This has been a busy weekend of ministry for me, and I give thanks for these opportunities. On Saturday I met with Christian Church (DOC) leaders for their annual leadership conference. We thought together about “Re-thinking Ministry for a Changing Church,” recognizing that the context in which churches minister has shifted radically in the past few decades. The results of the cultural marginalization of the church are evident in all our congregations, and creative engagement is urgent.
Members of the host church, Hillcrest Christian, sported tee shirts with this message: “the church has left the building.” I think they got that exactly right. All ministries cannot be accomplished at the church house. It is as the Body of Christ scatters within the larger community that Christ’s transformative presence is made known.
Third Baptist Church in St. Louis hosted me for a Central Day yesterday. Partnering churches are inviting members of the faculty, staff, and student body to share in worship leadership and offer an update on the growing mission of Central. Anchored in mid-town, this historic congregation not only finds ways to use their sprawling building in redemptive ways, but also engages the urban festivals and street fairs that happen on their doorstep. (The church sidewalk was strewn with glitter yesterday, a reminder of the dancing groups that had pranced by on Saturday.) “Being in the City for Good” is a watchword that shapes their ministry, and the church seeks to share life with their neighbors.
When I visit Third, I make it a practice to attend my favorite Sunday School class, The Prayer Partners. Comprised of persons of differing abilities, this class engages faith at the most practical and robust level. As members offer testimony to needs met by God, their witness kindles the flame of my prayer. Truly, their life together is a sustaining lifeline for them—and others.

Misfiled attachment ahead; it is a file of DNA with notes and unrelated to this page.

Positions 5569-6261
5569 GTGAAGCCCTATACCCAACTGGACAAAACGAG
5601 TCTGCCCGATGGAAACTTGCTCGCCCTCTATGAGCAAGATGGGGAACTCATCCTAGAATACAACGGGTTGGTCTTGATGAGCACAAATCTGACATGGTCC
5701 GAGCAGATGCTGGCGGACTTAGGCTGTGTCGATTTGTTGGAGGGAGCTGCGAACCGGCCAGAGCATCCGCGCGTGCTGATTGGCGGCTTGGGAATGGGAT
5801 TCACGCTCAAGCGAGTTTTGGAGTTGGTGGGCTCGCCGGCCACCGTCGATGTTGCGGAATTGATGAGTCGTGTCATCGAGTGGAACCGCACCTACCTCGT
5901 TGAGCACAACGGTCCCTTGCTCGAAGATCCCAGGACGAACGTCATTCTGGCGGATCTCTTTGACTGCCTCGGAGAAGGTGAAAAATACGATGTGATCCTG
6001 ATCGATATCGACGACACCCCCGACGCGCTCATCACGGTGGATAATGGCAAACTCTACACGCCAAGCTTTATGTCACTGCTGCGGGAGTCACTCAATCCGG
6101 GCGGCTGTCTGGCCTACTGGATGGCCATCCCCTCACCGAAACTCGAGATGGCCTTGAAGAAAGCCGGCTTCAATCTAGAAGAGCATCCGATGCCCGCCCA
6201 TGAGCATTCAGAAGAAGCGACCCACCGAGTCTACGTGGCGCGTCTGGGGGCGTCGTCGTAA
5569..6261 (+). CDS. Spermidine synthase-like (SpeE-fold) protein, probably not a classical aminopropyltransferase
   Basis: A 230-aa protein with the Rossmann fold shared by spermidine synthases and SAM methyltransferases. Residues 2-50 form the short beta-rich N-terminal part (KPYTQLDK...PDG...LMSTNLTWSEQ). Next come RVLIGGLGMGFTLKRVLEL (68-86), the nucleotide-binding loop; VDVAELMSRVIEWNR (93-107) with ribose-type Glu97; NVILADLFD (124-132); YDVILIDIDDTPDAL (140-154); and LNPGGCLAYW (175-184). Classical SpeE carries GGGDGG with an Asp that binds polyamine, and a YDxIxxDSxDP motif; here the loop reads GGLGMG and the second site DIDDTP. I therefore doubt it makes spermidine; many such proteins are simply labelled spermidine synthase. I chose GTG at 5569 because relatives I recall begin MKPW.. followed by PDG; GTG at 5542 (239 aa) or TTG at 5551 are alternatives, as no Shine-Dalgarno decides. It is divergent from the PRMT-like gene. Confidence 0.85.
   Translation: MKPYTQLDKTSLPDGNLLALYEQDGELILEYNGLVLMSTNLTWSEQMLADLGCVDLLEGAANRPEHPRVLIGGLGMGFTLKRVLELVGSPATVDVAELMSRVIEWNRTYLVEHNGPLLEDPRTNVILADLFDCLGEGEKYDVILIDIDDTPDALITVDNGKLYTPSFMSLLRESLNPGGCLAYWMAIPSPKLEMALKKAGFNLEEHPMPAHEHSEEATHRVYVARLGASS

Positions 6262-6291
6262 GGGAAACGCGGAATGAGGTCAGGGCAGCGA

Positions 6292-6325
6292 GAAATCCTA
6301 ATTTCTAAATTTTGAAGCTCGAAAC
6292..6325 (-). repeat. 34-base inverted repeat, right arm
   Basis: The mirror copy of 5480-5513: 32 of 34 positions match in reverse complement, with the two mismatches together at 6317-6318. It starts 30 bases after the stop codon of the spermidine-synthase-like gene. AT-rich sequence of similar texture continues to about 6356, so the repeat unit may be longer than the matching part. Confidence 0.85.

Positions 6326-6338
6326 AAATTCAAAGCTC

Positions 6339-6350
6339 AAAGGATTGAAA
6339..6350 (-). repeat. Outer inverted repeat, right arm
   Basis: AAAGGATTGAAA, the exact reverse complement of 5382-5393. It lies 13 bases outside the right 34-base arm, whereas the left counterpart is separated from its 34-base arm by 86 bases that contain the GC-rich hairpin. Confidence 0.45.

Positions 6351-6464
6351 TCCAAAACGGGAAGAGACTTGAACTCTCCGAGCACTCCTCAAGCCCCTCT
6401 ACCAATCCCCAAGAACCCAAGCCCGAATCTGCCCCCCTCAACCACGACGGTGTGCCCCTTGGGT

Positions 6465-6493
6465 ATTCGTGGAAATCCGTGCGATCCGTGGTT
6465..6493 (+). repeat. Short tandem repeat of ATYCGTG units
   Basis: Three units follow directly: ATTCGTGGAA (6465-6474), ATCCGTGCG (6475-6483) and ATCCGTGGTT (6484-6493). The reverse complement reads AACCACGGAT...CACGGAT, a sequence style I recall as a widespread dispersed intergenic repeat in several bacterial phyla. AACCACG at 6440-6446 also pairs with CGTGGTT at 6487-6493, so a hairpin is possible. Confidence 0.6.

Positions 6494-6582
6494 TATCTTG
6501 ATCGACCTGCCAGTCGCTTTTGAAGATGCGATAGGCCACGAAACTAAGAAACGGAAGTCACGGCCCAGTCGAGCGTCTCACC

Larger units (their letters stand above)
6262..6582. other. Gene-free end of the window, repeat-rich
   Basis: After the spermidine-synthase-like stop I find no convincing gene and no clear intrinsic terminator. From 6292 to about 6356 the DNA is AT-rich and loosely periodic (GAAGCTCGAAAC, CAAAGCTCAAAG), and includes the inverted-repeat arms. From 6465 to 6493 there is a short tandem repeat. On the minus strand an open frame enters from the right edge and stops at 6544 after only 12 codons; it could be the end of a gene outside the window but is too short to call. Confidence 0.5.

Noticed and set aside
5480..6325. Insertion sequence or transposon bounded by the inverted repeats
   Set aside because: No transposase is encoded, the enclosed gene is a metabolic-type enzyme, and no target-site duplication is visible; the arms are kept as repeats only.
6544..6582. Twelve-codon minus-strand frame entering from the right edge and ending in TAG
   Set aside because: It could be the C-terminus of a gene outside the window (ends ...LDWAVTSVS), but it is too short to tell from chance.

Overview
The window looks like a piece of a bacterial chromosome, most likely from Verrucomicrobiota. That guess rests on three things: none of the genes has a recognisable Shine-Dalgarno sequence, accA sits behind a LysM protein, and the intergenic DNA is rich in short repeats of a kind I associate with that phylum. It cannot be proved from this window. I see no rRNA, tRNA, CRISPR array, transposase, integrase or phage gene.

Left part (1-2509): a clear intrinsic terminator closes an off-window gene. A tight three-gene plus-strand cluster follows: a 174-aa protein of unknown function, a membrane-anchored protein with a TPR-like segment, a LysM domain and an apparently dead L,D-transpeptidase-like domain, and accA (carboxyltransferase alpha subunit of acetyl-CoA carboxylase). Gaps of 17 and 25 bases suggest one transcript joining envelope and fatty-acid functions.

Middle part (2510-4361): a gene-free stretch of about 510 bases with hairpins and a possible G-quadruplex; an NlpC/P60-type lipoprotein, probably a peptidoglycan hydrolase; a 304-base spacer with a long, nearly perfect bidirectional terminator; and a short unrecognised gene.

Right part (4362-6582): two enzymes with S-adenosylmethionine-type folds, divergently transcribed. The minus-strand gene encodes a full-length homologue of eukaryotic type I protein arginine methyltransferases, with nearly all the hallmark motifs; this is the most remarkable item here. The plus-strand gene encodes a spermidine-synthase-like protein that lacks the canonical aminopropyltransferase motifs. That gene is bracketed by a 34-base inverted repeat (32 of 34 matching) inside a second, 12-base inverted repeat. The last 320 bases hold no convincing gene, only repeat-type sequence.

Terrell Carter, a Doctor of Ministry student at Central, is functioning as Interim Minister of Administration. A seasoned and gifted pastor, he said: “I am putting what I am learning at Central into action every day.” He understands that while there are basics in pastoral leadership, there are also much needed adaptations to achieve congregational health. Providing stable leadership and guidance during the tender time of pastoral transition, he is calling the church to be the hands and feet of Christ, indeed, the very presence of Christ.
As I conversed with Disciple and Baptist leaders, I sensed more concern to be faithful followers of Jesus than to preserve existing structures. This is the right pathway. As the Epistle reading for next Sunday encourages: “They are to do good, to be rich in good works, generous, and ready to share, thus storing up for themselves the treasure of a good foundation for the future, so that they may take hold of the life that really is life” (1 Timothy 6:18-19).
Molly T. Marshall
To learn more about a seminary that prepares compassionate ministers, continue visiting our website.